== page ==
USA Gymnastics filed for Chapter 11 bankruptcy Wednesday following a slew of lawsuits from victims of former USA Gymnastics doctor Larry Nassar who allegedly molested hundreds of girls under the guise of medical treatment.
The group is facing 100 lawsuits from 350 gymnasts over the organization’s failure to address the Nassar scandal.
Their bankruptcy filing will halt depositions and discovery related to USA Gymnastics in the victims’ lawsuits.
The move would also halt the US Olympic Committee’s Section 8 complaint to strip USA Gymnastics of its role as the sport’s official, national governing body.
“Our board has been talking about this bankruptcy strategy for a while now -- well before the Section 8 complaint was filed,” Kathryn Carson, who was recently elected chair of the group’s board of directors, claimed. “Our primary reason to do this is to expedite those survivor claims.”
Carson said the filing "is not a liquidation," but "a reorganization."
"We owe it to the survivors to resolve, fully and finally, claims based on the horrific acts of the past and, through this process, seek to expedite resolution and help them move forward," she said.
John Manly, a lawyer representing 180 alleged victims of Nassar, said the filing was just another of the organization’s many failures.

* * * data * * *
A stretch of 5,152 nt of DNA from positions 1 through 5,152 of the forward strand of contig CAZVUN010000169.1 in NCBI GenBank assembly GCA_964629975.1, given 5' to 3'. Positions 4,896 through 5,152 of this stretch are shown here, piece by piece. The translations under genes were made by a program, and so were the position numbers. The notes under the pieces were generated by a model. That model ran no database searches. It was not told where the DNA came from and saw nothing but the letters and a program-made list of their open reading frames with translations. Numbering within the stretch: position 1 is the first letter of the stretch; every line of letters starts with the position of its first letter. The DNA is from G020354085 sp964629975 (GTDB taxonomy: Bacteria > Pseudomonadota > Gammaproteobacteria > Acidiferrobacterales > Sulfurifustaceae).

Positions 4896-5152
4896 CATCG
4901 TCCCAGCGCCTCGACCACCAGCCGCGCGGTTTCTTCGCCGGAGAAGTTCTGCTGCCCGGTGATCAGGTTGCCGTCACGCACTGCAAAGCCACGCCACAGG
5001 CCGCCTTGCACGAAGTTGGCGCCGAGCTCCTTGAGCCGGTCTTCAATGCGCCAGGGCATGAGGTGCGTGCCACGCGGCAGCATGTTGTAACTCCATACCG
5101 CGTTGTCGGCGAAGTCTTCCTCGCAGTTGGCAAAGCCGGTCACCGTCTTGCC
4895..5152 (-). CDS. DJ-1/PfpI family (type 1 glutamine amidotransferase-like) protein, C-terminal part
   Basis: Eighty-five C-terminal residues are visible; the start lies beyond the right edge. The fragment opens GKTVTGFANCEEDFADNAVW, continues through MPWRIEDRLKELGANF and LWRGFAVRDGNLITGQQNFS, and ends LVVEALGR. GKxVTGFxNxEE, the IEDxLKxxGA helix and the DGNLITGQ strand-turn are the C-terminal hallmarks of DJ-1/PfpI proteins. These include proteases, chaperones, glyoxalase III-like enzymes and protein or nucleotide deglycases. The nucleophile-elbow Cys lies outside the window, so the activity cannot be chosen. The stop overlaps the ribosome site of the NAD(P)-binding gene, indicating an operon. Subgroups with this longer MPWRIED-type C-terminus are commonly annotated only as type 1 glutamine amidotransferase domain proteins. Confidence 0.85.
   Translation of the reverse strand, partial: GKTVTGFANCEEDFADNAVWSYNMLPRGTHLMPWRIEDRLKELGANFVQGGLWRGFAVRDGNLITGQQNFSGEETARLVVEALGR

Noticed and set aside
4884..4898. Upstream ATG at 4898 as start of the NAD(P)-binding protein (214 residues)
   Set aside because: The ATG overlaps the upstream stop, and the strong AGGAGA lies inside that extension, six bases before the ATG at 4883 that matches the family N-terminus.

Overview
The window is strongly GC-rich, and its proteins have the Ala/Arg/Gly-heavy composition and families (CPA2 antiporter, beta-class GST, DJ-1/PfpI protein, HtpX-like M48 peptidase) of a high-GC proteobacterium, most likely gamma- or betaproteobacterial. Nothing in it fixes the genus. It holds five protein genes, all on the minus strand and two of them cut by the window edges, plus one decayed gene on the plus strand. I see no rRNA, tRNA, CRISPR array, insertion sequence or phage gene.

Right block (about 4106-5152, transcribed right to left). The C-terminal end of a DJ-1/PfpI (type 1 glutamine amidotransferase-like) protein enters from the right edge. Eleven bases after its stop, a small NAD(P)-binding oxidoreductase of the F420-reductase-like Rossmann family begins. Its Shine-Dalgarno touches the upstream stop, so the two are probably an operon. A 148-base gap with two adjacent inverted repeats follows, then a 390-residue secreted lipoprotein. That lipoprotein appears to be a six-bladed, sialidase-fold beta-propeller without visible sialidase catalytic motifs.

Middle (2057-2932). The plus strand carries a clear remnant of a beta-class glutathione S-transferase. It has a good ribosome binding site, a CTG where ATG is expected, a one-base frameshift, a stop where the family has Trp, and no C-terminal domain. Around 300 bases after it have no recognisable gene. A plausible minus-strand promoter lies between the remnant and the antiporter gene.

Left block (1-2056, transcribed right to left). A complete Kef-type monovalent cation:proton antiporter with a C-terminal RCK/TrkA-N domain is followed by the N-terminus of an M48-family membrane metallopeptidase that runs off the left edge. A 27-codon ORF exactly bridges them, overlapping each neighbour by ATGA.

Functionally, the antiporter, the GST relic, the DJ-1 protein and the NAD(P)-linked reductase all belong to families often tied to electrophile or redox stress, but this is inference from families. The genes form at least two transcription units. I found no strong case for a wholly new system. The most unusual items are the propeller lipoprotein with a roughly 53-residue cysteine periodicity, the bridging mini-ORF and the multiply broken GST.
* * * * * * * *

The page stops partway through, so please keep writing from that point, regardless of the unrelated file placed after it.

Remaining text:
“Today’s bankruptcy filing by USA Gymnastics was the inevitable result of the inability of this organization to meet its core responsibility of protecting its athlete members from abuse," Manly said.
"The leadership of USA Gymnastics has proven itself to be both morally and financially bankrupt,” he added. “They have inflicted and continue to inflict unimaginable pain on survivors and their families.”
The former head of USA Gymnastics, Steve Penny, was arrested recently on charges of tampering with evidence in Nassar’s case.
Nassar has been sentenced to 40 to 175 years in Michigan for his abuse of young athletes and he is also facing six counts of sexual assault of a child in Texas, according to prosecutors.